The mind of Eminem is a menagerie. For 20 years, we've been treated to the fractured artistic psyche of his alter egos. There is Eminem the rapper, balancing between the stark reality of his impoverished Detroit and the corrupting allure of fame. There is Marshall Mathers, or the internal conscious. Lastly, we have Shady, the chaotic id.
The majority of Eminem's existence since the release of the Slim Shady EP in 1997 has revolved around his need for acceptance. In Em's first MTV interview from 1999, the skinny, platinum-blond Detroit rapper candidly describes his fight for respect.
"I didn’t just want to be thrown out there, you know what I mean?" said Em at the time. "Like a milk bone or like somebody that, Vanilla Ice and, like, just start at the top or whatever. You know what I mean? I want that foundation. I want the respect. I'm in it for like — I ain’t in this for the money. You know what I mean? I don’t give a fuck about money. I’m in it for the respect."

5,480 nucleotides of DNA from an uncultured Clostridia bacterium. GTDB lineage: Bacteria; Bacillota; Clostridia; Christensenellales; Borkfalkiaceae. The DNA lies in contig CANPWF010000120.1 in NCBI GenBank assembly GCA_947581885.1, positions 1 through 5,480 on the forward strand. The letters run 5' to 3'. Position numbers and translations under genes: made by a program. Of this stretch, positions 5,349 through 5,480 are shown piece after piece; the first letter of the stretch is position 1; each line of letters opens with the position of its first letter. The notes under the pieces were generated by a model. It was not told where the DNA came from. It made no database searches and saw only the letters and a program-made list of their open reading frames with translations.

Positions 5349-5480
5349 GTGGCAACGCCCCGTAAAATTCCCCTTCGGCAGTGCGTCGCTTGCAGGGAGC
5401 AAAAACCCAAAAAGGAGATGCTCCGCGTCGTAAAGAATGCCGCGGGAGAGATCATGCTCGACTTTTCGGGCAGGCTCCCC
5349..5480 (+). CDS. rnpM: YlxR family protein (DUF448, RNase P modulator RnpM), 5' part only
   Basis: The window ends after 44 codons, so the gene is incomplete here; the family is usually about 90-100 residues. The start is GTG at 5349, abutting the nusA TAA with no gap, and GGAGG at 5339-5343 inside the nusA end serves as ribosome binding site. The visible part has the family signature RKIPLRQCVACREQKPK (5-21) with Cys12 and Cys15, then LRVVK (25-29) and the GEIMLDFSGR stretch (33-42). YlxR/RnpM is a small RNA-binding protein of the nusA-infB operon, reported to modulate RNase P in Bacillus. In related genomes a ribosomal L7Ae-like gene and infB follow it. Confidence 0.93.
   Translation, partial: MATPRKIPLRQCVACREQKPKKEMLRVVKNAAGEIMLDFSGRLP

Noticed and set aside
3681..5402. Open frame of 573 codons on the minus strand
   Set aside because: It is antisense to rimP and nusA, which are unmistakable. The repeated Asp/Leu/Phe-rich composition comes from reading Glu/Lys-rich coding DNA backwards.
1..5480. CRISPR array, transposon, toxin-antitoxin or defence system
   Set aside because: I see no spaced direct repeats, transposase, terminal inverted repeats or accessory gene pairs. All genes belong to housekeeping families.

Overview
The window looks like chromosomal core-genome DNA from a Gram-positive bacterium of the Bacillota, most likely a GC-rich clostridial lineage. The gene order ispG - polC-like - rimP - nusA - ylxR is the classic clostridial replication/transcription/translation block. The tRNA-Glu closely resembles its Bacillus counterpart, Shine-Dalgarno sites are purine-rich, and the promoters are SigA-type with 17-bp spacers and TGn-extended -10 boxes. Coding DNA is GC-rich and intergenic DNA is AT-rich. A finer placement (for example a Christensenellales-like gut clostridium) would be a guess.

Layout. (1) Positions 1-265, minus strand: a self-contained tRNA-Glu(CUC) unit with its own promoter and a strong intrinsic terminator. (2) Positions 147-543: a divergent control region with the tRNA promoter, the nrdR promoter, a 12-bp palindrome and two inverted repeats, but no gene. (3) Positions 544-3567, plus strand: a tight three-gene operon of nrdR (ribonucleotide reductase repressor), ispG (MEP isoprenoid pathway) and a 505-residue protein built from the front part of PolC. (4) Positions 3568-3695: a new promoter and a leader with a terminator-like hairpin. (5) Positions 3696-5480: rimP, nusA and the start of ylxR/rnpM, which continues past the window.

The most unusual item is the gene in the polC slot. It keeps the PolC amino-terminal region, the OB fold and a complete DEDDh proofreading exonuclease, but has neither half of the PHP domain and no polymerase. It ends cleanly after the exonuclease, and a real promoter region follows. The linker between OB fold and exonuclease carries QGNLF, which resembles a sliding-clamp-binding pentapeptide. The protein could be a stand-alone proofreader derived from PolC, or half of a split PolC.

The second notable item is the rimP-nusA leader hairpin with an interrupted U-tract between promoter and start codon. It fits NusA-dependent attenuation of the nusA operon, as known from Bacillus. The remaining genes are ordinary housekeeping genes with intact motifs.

Arguably, that same fight is one he is waging on his ninth studio album, Revival. Watch the visual essay above as we delve into the reason why Eminem created Slim Shady and why he arguably doesn't need him anymore.